• The call with strike \$520 expiring 25 April (Friday) was priced \$14.10

• Note that this option is almost \$5 in the money

• The market values the time value of less than one week at \$14.10 - \$5= \$9.10

• Rf= 2.72% STDEV=almost 40% t=7/365 days

• 1) Assume first that Apple does not pay a dividend how does the BS model price this option?

• 2) Now assume the dividend yield for Apple Inc. at 2.3% recalculate the option value with BS

Without dividend

With dividend

Conclude: real close to market price and dividend has small impact

### Or let’s find volatility of facebook stock

• The X=\$58.50 call (19) May 2014

• Is priced \$ 5.40

• With BS we can estimate the implicit volatility…

• Note that this is significantly higher than Apple…

### Homework assignment 9: Black & Scholes

• Calculate the theoretical value of a call option for your company using BS

• Now compare the market value of that option

• How big is the difference?

• How can that difference be explained?

### Implied Volatility…

• If we assume the market value is correct we set the BS calculation equal to the market price leaving open the volatility

• The volatility included in today’s market price for the option is the so called implied volatility

• Excel can help us to find the volatility (sigma)

### Implied Volatility

• Consider one option series of your company in which there is enough volume trading

• Use the BS model to calculate the implied volatility (leave sigma open and calculate back)

• Set the price of the option at the current market level

### Implied Volatility Index - VIX

Investor fear gauge…

### Class assignment:Black Scholes put option valuation(10 min)

• P= Xe-rt(1-N(d2))-Se-dt(1-N(d1))

• Say strike price=\$95

• Stock price= \$100

• Rf=10%

• T= one quarter

• Dividend yield=0

• A) Calculate the put value with BS? (use the normal distribution in your book pp 516-517)

• B) Show that if you use the call-put parity:

• P=C+PV(X)-S where PV(X)= Xe-rt and C= \$ 13.70 and that the value of the put is the same!

• BS European option:

• P= Xe-rt(1-N(d2))-Se-dt(1-N(d1))

• A) So: \$95*e-.10*0.25*(1-0.5714) - \$100(1-.6664)= \$ 6.35

• B) Using call put parity:

• P=C+PV(X)-S= \$13.70+\$95e -.10*.25 -\$100= \$ 6.35

• ### The put-call parity…

• Relates prices of put and call options according to:

• P=C-So + PV(X) + PV(dividends)

• X= strike price of both call and put option

• PV(X)= present value of the claim to X dollars to be paid at expiration of the options

• Buy a call and write a put with same strike price…then set the Present Value of the pay off equal to C-P…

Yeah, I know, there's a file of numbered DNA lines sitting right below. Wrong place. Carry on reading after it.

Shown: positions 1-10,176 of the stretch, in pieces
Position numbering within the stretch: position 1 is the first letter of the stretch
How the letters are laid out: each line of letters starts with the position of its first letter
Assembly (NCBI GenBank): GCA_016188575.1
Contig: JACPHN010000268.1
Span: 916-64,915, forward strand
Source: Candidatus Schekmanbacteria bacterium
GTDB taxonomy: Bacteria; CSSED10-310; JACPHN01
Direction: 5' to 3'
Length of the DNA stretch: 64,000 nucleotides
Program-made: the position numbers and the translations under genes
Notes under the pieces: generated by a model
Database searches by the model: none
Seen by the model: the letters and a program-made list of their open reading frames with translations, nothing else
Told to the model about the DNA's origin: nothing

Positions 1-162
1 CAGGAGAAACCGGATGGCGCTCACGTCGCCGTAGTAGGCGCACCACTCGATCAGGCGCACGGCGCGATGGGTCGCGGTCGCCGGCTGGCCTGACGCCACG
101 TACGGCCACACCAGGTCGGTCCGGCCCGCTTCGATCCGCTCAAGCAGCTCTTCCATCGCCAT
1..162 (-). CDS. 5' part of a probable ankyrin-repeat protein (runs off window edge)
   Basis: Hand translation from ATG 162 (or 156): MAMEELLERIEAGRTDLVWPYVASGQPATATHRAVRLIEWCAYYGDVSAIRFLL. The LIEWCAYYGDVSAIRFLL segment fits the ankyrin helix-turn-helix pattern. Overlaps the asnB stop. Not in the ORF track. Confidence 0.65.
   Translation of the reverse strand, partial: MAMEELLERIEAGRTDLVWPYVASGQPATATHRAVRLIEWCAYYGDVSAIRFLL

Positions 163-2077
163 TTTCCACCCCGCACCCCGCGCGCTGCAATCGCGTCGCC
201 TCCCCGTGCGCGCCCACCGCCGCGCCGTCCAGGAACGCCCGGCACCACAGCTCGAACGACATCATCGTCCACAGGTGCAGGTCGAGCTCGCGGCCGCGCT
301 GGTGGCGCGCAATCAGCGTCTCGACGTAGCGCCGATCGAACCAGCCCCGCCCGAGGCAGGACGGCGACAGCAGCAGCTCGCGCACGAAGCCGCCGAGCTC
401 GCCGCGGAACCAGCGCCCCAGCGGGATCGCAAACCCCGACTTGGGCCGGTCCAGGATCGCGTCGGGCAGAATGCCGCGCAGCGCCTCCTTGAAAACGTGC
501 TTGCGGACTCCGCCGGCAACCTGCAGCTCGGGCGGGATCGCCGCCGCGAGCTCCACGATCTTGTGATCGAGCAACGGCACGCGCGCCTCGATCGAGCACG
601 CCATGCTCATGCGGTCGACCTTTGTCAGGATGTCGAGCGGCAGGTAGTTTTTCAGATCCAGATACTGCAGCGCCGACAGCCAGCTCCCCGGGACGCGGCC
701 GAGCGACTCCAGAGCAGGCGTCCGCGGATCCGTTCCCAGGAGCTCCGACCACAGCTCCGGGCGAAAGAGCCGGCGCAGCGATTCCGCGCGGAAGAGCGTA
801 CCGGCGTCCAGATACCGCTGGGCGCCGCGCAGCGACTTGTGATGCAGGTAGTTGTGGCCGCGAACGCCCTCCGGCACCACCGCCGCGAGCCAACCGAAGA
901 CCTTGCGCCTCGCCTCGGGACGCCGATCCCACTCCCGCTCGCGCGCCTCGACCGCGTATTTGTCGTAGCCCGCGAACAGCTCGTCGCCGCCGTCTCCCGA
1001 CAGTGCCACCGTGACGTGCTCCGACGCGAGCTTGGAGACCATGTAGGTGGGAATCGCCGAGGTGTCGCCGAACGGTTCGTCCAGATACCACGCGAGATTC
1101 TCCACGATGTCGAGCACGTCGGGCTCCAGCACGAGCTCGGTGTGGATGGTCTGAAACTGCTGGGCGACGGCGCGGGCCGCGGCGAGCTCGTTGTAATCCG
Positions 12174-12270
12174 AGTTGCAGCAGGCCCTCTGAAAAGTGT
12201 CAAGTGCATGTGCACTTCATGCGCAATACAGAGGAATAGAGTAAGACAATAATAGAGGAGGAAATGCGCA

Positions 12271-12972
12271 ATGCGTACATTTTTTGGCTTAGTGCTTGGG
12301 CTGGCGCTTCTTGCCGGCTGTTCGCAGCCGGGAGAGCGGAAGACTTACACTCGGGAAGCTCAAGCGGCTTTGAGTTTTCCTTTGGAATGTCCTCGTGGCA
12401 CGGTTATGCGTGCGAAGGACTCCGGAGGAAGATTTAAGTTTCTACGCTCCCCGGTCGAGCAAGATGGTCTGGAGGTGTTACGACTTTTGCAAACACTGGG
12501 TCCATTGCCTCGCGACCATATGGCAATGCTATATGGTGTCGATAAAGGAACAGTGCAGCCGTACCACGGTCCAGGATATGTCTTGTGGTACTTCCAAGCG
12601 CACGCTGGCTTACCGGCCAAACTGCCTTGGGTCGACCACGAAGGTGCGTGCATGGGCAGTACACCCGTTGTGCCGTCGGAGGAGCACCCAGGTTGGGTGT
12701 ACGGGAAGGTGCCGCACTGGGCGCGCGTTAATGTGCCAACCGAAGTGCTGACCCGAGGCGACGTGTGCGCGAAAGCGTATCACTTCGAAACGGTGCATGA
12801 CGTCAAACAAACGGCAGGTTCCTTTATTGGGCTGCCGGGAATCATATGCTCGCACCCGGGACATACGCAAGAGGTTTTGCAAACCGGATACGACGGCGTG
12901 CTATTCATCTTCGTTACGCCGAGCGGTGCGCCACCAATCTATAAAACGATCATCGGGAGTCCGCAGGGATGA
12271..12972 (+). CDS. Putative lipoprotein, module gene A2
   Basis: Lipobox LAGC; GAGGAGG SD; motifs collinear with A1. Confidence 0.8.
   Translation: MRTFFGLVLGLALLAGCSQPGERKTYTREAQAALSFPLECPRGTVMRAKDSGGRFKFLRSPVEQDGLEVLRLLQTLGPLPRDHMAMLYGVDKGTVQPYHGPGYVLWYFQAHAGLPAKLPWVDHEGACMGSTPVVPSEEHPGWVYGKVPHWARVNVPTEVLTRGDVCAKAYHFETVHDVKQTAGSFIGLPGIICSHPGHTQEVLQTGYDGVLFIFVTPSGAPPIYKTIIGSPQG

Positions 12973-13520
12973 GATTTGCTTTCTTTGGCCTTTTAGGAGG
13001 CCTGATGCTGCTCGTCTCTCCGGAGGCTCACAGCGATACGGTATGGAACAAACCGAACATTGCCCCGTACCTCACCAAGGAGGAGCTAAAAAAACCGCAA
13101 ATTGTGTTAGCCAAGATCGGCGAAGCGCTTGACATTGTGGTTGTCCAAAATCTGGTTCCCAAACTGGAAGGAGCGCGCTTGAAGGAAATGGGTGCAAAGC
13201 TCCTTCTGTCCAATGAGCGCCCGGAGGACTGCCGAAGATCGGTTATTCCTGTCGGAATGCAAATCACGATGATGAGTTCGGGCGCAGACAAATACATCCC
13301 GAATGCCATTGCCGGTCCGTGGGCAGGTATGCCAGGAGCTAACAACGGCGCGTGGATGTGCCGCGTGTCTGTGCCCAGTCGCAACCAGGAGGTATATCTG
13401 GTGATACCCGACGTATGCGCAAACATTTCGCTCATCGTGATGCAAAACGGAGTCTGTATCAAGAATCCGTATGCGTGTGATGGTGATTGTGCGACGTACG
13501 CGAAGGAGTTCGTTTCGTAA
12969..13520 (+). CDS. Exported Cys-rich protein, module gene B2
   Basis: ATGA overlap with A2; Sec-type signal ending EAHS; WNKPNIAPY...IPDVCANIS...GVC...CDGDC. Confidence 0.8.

### The put-call parity

• Assume:

• S= Selling Price

• P= Price of Put Option

• C= Price of Call Option

• X= strike price

• R= risk less rate

• T= Time then X*e^-rt= NPV of realizable risk less share price (P and C converge)

• S+P-C= X*e^-rt

• So P= C +(X*e^-rt - S) is the relationship between the price of the Put and the price of the Call

### Class Assignment:Testing Put-Call Parity

• Consider the following data for a stock:

• Stock price: \$110

• Call price (t=0.5 X=\$105): \$14

• Put price (t=0.5 X=\$105) : \$5

• Risk free rate 5% (continuously compounded rate)

• 1) Are these prices for the options violating the parity rule? Calculate!

• 2) If violated how could you create an arbitrage opportunity out of this?

• 1) Parity if: C-P=S-Xe-rT

• So \$14-\$5= \$110-\$105*e -0.5*5

• So \$9= \$ 7.59….this is a violation of parity

• 2) Arbitrage: Buy the cheap position (\$7.59) and sell the expensive position (\$9) i.e. borrow the PV of the exercise price X, Buy the stock, sell call and buy put:

• Borrow PV of X= Xe-rT= +\$ 102.41 (cash in)

• Buy stock - \$110 (cash out)

• Sell the expensive position:

• Sell Call: +\$14 (cash in)

• Buy Put: -\$5 (cash out)

• Total \$1.41

• If S<\$105 the pay offs are S-\$105-\$ 0+(\$105-S)= \$ 0

• If S>\$105 the pay offs are S-\$105-(S-\$105)-\$0=\$ 0

### Black Scholes

• The Black-Scholes model is used to calculate a theoretical call price (ignoring dividends paid during the life of the option) using the five key determinants of an option's price: stock price, strike price, volatility, time to expiration, and short-term (risk free) interest rate.

Myron Scholes and Fischer Black

### Some spreadsheets will show you the option Greeks;

• Delta (δ):Measures how much the premium changes if the underlying share price rises with \$ 1.- (positive for Call options and negative for Put options)

• Gamma (γ):Measures how sensitive delta is for changes in the underlying asset price (important for risk managers)

• Vega (ν):Measures how much the premium changes if the volatility rises with 1%; higher volatility usually means higher option premia

• Theta (θ):Measrures how much the premium falls when the option draws one day closer to expiry

• Rho (ρ):Measrures how much the premium changes if the riskless rate rises with 1% (positive for call options and negative for put options)

### Example…

• ResultsCalc typeValue

• Price P0.25517 Price of the call option

• Delta D0.28144 Premium changes with \$ 0.28144 if share price is up \$1

• Gamma G0.21606 Sensitivity of delta for changes in price of share

• Vega V0.01757 Premium will go up with \$ 0.01757 if volatility is up 1%

• Theta T-0.00419 1 day closer to expiry the premium will fall \$ 0.00419

• Rho R0.00597 If the risk less rate is up 1% the premium will increase \$ 0.00597